Half a century ago, Belgian Zoologist Bernard Heuvelmans first codified cryptozoology in his book On the Track of Unknown Animals.

The Centre for Fortean Zoology (CFZ) are still on the track, and have been since 1992. But as if chasing unknown animals wasn't enough, we are involved in education, conservation, and good old-fashioned natural history! We already have three journals, the largest cryptozoological publishing house in the world, CFZtv, and the largest cryptozoological conference in the English-speaking world, but in January 2009 someone suggested that we started a daily online magazine! The CFZ bloggo is a collaborative effort by a coalition of members, friends, and supporters of the CFZ, and covers all the subjects with which we deal, with a smattering of music, high strangeness and surreal humour to make up the mix.

It is edited by CFZ Director Jon Downes, and subbed by the lovely Lizzy Bitakara'mire (formerly Clancy), scourge of improper syntax. The daily newsblog is edited by Corinna Downes, head administratrix of the CFZ, and the indexing is done by Lee Canty and Kathy Imbriani. There is regular news from the CFZ Mystery Cat study group, and regular fortean bird news from 'The Watcher of the Skies'. Regular bloggers include Dr Karl Shuker, Dale Drinnon, Richard Muirhead and Richard Freeman.The CFZ bloggo is updated daily, and there's nothing quite like it anywhere else. Come and join us...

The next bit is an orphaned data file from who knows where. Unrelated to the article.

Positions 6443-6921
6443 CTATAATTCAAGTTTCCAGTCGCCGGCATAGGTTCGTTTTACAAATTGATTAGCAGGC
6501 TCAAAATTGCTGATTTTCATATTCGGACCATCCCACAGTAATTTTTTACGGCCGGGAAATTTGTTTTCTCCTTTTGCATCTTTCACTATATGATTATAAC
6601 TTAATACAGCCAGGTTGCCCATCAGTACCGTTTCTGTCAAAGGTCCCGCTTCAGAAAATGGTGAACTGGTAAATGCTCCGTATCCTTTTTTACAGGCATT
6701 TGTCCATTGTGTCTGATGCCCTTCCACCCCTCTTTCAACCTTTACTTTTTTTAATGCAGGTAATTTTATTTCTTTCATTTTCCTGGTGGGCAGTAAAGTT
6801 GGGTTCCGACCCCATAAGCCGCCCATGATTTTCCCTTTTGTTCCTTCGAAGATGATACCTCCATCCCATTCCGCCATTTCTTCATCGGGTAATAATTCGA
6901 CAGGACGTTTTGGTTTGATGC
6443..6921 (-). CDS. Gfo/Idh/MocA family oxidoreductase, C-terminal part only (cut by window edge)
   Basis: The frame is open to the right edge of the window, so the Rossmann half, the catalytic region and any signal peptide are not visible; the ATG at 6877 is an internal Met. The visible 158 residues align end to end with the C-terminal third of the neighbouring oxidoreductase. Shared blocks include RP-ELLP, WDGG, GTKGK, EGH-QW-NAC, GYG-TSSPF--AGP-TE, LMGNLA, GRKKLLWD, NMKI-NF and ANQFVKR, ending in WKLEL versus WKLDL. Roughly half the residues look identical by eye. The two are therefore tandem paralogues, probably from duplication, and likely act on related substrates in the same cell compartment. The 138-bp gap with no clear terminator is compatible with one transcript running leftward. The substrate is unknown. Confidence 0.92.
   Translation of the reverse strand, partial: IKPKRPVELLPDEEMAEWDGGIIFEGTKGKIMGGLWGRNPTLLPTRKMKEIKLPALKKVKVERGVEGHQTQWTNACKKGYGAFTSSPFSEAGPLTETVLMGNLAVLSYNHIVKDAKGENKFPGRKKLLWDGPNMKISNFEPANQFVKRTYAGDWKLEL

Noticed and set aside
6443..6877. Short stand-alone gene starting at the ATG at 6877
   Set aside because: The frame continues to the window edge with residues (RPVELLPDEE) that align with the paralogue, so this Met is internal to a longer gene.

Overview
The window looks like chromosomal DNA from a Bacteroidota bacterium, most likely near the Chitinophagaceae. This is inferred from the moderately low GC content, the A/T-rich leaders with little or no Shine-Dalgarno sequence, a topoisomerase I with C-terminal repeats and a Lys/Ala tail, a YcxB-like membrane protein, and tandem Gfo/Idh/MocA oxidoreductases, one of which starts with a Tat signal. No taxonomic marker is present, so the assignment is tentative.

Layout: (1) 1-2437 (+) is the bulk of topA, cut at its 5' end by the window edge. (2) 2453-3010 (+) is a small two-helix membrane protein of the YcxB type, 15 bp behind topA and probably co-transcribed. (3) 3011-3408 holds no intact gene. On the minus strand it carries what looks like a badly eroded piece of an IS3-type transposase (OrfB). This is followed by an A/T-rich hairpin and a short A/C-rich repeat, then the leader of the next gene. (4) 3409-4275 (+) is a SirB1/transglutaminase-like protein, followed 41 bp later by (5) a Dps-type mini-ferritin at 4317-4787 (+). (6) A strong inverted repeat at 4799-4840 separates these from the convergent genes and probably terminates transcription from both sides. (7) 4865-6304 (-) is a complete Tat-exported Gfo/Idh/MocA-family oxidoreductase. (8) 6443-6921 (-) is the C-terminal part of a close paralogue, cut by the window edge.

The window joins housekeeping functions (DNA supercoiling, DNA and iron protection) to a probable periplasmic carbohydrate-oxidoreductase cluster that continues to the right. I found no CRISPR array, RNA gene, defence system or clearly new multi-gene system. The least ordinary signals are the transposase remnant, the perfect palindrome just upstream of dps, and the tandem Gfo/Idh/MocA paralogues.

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Tuesday, September 28, 2010

RICHARD FREEMAN: The Daemons of Dreamtime Part 1

Pre-eminent in the pantheon of mythical beasts is the Rainbow Serpent. This is a gigantic snake with multi-hued scales. During the Dreamtime or Altjeringa, an infinite spiritual cycle that exists outside of normal time, the Rainbow Serpent created river and waterholes as it crawled across the land. The Rainbow Serpent is liked to rainfall and the control of water in the same way Asian dragons are.

The Rainbow Serpent has many names in different parts of Australia; these include Borlung, Ngalyod and Wonambi. This last name was incorporated into the scientific name of a giant Madtsoid snake Wonambi naracoortensis whose fossils have been found at Naracoorte, South Australia. This huge snake live fairly recently and would have been known to early Aborigines. It has been postulated that it may have been the inspiration for the Rainbow Serpent. It grew to around six meters long. Another candidate at ten meters was Bluff Downs giant python Liasis dubudinala although at 4.5 million years old it lived well before the time of modern humans. Early Aborigines may have unearthed its fossil bones however. Another giant Australian python was named Montypythonoides riversleighensis. This nine metre snake lived even earlier at 15 million years ago.

1 comment:

Dr Karl Shuker said...

Tragically, the wonderfully named Montypythonoides riversleighensis has lately been renamed Morelia riversleighensis. Taxonomists clearly have no sense of humour!